First, Mrs May has faced down heavy civil service pressure to reconfirm the deal as provisionally agreed by David Cameron’s government. The willingness to review and now amend the project is a signal that she is prepared to challenge the legacy she inherited from Mr Cameron and his chancellor George Osborne. It is impossible to understand the current government and its policies without appreciating the depth of contempt there is for the public school drinking club circle symbolised by the Bullingdon Club. When the clique took power in Downing Street, they were openly contemptuous of Mrs May and other Tories who did not share their privileged background.. The UK has a new government and scores are being settled. Read more

  © Getty Images

The buzz word of the moment in the energy business is “transition”. It provided the theme for the ONS conference and exhibition in Stavanger in Norway two weeks ago as well as the title for several recent consultancy studies.

Unsurprisingly, transition is the main concept in many of the corporate strategy reviews now being undertaken by some of the leading energy producers and utilities. The meaning of the word, however, is loose and variable. It is not even clear whether some of the big operators in the market understand the breadth of the transition that is already taking place and the extent to which it could reshape the prospects for their businesses.

The transition is normally discussed in terms of the move from hydrocarbons to lower or zero-carbon sources of energy supply. Driven by the fear of climate change and by the adoption of various public policies, the shift has been under way for two decades and more. The Paris conference at the end of last year provided new impetus, even if the end product fell somewhat short of a global deal backed by law and a carbon price. Different countries are moving at different speeds, and the result is a gradual shift in the energy mix, which now promises to be accelerated by advances in technology. Low carbon sources of supply are falling in price and some are within reach of the point where they can be competitive without subsidy. Read more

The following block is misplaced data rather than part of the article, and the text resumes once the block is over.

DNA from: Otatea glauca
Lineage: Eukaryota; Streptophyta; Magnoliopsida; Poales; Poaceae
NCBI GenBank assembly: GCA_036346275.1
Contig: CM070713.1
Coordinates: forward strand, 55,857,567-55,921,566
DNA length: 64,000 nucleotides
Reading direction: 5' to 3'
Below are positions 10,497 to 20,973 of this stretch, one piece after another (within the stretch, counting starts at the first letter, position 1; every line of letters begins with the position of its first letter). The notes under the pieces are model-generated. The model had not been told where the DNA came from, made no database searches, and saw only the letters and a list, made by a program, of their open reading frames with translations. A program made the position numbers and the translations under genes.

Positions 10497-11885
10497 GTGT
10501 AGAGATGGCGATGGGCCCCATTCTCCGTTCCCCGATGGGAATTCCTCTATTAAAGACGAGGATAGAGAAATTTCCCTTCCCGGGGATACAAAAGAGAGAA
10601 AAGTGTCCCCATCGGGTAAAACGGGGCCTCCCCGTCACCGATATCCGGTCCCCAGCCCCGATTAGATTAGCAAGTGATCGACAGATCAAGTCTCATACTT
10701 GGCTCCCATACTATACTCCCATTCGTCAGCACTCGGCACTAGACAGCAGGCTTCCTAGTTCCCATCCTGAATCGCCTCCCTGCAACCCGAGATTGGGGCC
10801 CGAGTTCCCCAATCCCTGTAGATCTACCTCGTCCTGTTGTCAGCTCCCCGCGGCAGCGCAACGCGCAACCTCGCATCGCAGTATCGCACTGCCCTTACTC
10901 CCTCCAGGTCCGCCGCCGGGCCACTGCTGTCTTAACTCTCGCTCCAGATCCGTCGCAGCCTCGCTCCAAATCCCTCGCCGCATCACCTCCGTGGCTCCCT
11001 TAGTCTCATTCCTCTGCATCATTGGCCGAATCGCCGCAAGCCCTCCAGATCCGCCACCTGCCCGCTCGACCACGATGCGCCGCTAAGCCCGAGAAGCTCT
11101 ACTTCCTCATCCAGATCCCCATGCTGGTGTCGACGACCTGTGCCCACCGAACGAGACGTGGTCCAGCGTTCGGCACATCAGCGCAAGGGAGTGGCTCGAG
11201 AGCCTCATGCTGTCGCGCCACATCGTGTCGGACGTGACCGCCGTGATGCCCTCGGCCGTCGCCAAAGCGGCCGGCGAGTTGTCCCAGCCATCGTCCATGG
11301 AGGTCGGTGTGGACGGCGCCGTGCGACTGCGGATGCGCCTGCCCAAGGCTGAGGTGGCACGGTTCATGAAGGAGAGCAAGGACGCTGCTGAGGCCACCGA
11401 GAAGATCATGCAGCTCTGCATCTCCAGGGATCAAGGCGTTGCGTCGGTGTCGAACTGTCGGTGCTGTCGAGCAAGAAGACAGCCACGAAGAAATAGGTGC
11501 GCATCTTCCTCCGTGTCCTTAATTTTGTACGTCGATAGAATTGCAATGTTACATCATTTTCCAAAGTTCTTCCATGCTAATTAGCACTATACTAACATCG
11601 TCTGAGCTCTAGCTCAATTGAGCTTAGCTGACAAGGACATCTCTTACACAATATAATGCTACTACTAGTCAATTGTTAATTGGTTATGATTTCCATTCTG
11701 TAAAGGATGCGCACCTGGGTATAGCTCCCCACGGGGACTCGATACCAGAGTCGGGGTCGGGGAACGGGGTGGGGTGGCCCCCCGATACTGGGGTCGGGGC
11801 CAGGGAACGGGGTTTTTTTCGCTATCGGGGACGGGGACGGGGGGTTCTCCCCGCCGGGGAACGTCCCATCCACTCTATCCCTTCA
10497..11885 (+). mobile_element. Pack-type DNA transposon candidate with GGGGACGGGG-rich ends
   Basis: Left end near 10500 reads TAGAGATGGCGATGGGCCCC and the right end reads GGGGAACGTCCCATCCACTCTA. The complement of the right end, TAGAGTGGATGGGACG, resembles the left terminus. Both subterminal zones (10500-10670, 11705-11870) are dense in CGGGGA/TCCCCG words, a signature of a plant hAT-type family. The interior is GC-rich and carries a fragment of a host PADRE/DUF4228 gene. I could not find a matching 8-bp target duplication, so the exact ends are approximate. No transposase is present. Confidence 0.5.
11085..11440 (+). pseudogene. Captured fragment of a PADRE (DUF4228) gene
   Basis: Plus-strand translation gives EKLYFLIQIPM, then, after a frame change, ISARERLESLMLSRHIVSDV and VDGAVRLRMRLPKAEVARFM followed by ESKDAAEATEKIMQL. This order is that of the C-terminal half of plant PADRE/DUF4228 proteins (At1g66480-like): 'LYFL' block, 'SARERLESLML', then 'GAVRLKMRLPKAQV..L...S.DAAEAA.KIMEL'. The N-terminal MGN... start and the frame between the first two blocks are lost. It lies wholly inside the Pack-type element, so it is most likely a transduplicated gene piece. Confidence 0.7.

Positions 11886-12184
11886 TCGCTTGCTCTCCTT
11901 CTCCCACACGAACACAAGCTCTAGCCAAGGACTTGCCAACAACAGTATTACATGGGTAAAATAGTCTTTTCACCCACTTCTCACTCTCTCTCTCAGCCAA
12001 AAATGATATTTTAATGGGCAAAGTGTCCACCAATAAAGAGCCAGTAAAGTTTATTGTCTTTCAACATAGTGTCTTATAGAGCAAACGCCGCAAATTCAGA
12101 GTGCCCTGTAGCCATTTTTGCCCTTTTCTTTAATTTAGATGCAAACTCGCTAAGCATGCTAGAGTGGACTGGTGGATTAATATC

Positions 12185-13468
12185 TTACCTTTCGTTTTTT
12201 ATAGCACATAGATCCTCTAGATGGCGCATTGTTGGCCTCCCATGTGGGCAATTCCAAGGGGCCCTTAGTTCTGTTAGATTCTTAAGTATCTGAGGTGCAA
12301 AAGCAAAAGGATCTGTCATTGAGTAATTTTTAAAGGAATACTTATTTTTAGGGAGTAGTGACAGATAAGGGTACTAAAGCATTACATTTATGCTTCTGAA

© US Energy Information Administration

The attempted coup in Turkey on July 15 may have failed but its consequences are still playing out. Some 40,000 people have been detained as suspected conspirators – so many in fact that ordinary convicts are being released to make room for them. Tens of thousands more have been suspended from their jobs under suspicion of being sympathisers. The trawl for the guilty has reached institutions a long way from the military front line including the energy ministry, where 300 staff have been suspended along with 25 “experts” working for the sector’s regulator EPDK. If it weren’t so serious for those involved you could be forgiven for laughing at a president who sees the number crunchers who set the tariffs for consumers of gasoline and electricity as a threat to his regime. Read more

Theresa May, UK prime minister

Theresa May, UK prime minister  © Getty Images

All new leaders face tests. Do they mean what they say? Will they flinch or give way under pressure? For a prime minister the tests can come from any direction — from the trades unions, from the Kremlin, from political opponents, from dissident backbenchers. Theresa May’s first test as British premier has come from the Chinese in the form of a remarkable article in the Financial Times.

Liu Xiaoming, the Chinese ambassador to the court of St James, does not like the idea that the new UK government should be reconsidering the plan to build a nuclear power station at Hinkley Point in southwest England, and by implication the idea that Chinese companies should own, build, operate and control a further nuclear plant at Bradwell in Essex, in the east of the country.